The Forth at Risk

Both unique and vulnerable the Firth of Forth is a treasured asset and inspirational landscape. It is a place where industry and wildlife, sandy beaches and mudflats, ancient fishing villages and Scotland's capital city come together.

Image Credit: Fidra

Fidra set up The Great Nurdle Hunt in 2014 to address the presence of plastic pellets (or nurdles) washing up along the shores of East Lothian, Scotland, where Fidra's office is based. 

This case study pulls together some of the understanding that was built during the development and research of the project. It outlines some of the drivers and impacts of nurdle pollution in this local environment, and highlights the reasons for focussing on the prevention of this form of pollution at source.

Stretching from the tidal limit at Stirling past the petrochemical complexes at Grangemouth, under the iconic rail bridge and past Edinburgh to the wide estuary mouth between Dunbar and Fife Ness, the Firth of Forth covers an area of almost 650sq miles. A quarter of Scotland's population lives along its shores and every year millions of marine animals make it their home.

Sadly, like on many beaches in Scotland, nurdles are washing up on the Forth's unique coast line in worryingly large numbers.

Image Credit: Fidra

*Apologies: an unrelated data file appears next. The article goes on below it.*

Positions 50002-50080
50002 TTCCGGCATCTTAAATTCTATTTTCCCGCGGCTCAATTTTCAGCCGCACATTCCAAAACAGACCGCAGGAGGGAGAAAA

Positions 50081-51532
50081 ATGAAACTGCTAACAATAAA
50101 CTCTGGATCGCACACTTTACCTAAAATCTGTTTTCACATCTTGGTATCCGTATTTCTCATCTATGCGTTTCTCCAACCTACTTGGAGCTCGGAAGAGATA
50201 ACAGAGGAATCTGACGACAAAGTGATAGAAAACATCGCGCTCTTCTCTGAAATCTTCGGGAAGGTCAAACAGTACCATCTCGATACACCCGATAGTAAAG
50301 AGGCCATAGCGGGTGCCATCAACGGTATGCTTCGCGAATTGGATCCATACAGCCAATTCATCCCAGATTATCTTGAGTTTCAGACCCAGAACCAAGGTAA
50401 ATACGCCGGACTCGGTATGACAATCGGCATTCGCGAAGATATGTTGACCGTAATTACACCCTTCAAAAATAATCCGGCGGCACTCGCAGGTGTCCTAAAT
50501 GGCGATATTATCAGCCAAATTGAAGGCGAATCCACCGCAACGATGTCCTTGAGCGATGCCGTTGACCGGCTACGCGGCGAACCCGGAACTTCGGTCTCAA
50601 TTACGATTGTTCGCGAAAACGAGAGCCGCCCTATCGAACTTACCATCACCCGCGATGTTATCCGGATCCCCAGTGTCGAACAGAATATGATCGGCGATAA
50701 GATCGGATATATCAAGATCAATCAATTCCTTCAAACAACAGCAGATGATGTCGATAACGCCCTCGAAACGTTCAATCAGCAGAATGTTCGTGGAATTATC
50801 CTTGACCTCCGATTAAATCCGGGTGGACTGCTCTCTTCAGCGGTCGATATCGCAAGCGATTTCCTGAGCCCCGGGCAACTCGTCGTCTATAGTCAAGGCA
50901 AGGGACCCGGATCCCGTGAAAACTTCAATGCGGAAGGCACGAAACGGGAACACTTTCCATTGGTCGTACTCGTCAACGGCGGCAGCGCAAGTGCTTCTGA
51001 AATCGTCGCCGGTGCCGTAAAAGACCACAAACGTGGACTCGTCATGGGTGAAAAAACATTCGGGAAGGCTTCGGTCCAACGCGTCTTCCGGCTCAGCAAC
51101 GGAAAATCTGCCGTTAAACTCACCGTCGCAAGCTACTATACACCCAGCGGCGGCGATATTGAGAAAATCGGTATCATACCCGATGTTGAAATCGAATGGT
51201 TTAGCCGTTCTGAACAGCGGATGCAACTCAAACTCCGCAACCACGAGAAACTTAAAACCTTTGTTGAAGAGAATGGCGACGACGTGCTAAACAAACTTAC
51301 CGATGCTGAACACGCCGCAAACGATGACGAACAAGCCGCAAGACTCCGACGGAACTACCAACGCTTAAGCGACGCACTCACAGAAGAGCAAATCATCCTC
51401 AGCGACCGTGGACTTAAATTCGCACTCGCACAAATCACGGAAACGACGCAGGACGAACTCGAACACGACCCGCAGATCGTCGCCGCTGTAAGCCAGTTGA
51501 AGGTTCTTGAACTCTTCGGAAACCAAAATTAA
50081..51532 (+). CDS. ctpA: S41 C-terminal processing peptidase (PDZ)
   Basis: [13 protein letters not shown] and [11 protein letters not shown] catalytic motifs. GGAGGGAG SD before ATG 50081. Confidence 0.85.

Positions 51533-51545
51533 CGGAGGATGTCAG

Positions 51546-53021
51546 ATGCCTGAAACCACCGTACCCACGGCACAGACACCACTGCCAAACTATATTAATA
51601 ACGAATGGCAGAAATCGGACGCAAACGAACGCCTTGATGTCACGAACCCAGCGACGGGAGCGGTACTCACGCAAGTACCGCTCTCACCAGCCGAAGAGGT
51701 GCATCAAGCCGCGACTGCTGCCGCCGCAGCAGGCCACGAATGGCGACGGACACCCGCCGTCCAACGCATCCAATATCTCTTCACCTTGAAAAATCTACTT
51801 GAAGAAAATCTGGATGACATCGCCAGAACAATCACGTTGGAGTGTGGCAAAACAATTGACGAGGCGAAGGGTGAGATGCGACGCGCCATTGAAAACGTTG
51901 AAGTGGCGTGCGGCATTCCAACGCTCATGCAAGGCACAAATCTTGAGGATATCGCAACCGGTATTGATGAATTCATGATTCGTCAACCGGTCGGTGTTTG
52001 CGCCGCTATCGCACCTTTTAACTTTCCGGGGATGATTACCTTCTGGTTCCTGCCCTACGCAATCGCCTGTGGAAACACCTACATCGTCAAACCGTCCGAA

For hundreds of years the Firth of Forth and the streams and rivers feeding it have been exposed to heavy industrial pollution. A succession of water quality regulations means that the Forth is now much cleaner than it has been for generations. However some of the harmful substances used in industries like chemical manufacture, paper mills, dye works, agriculture, mining, construction and oil refining do not break down easily in the environment and so have left a permanent legacy.

These harmful industrial chemicals known as 'Persistent Bioaccumulating Toxins' (PBTs) can accumulate in animal and human tissue causing long term damage. Although lots of PBTs are now banned many can still be found in the sediment and water in the Forth.

In the marine environment plastics attract and absorb PBTs and can concentrate them to levels millions of times higher than in the surrounding water. A sample of nurdles collected in the Firth of Forth has been scientifically analysed for a variety of these chemicals, the results show significant levels of DDTs and PCBs and extremely high levels of PAHs (Polycyclic aromatic hydrocarbons).

To see how these results from the Forth compare globally please follow this link to the International Pellet Watch website

Image credit: Fidra

Wildlife and fishing threatened

Scientists have found many of the animals living on the Forth mistake plastic for food. Postmortems of gulls, fulmars, terns and puffins have found nurdles in their stomachs. Underwater shellfish and filter feeders  are some of the marine animals most susceptible to plastic pollution at a microscopic level.

Every year millions of marine animals and seabirds make the Firth of Forth their home. A rich assortment of habitats means that most of the coastline and the islands are legally protected by national and international wildlife designations.

Fishing villages' line the banks of the Firth of Forth and the small-scale, inshore shellfish fisheries rely on a healthy ecosystem to support their catch.

With no way of removing nurdles and other microplastics it is essential that we must work to stop this pollution at source and across the entire supply chain.

Above are a number of animals which live in the Firth of Forth known to ingest plastics